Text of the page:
Independent Curators International (ICI) supports the work of curators to help create stronger art communities through experimentation, collaboration, and international engagement. Curators are arts community leaders and organizers who champion artistic practice; build essential infrastructures and institutions; and generate public engagement with art. Our collaborative programs connect curators across generations, and across social, political and cultural borders. They form an international framework for sharing knowledge and resources — promoting cultural exchange, access to art, and public awareness for the curator’s role.
Lorraine O’Grady is an artist and critic whose installations, performances, and texts address issues of diaspora, hybridity, and black female subjectivity. The New York Times in 2006 called her “one of the most interesting American conceptual artists around.” And in 2007 her landmark performance, Mlle Bourgeoise Noire, was made one of the entry points to WACK! Art and the Feminist Revolution, the first-ever museum exhibit of this major art movement.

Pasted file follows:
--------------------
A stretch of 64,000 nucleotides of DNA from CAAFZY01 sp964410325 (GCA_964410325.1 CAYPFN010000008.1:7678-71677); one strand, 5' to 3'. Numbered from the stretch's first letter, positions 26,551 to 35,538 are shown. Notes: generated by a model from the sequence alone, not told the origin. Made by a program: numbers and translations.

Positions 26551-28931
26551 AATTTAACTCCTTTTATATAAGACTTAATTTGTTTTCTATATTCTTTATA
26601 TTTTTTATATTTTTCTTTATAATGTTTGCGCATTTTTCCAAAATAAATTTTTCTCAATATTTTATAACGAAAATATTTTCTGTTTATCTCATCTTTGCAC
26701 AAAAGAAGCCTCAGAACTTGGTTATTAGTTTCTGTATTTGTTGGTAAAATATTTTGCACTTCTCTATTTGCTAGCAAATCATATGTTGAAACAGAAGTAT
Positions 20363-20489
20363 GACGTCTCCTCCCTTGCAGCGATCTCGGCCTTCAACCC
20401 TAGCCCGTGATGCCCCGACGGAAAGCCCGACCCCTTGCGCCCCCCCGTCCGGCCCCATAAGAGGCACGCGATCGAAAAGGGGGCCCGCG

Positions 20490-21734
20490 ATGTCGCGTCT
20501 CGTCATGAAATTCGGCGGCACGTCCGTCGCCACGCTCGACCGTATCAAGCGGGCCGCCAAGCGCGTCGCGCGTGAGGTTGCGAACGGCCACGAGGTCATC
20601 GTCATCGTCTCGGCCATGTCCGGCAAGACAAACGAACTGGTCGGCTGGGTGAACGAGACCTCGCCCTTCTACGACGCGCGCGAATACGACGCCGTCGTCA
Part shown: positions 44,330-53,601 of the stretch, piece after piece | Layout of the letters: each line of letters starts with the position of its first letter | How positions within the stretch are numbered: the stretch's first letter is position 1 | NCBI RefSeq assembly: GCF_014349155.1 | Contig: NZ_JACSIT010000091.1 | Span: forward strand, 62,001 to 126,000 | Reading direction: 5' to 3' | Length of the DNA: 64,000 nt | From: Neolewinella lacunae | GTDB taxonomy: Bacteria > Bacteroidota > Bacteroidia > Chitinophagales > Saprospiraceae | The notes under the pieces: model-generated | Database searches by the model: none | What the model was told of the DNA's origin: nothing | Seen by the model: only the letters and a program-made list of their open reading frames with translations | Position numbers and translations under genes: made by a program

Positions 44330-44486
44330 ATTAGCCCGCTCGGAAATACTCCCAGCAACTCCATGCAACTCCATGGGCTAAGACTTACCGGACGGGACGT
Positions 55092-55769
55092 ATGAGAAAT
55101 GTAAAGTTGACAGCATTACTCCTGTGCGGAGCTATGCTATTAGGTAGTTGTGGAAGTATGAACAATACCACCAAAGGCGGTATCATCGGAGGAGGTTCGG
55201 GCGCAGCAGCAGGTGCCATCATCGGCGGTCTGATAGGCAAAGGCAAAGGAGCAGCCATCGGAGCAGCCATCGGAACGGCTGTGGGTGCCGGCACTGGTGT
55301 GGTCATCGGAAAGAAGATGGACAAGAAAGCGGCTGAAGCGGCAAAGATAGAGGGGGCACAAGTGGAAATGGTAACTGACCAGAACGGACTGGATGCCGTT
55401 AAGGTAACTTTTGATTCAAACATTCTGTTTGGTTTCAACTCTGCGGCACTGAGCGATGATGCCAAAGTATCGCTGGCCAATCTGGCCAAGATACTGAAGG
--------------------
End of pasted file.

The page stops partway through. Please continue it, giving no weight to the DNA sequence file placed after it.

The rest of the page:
Born in Boston in 1934 to West Indian parents, O’Grady came to art late, not making her first works until 1980. After majoring in economics and literature, she’d had several careers: as an intelligence analyst for the U.S. government, a successful literary and commercial translator, even a rock critic. Ultimately, her broad background contributed to a distanced and critical view of the art world when she entered it and to an unusually eclectic attitude toward art-making. In O’Grady’s work, the idea tends to come first, and then a medium is employed to best execute it.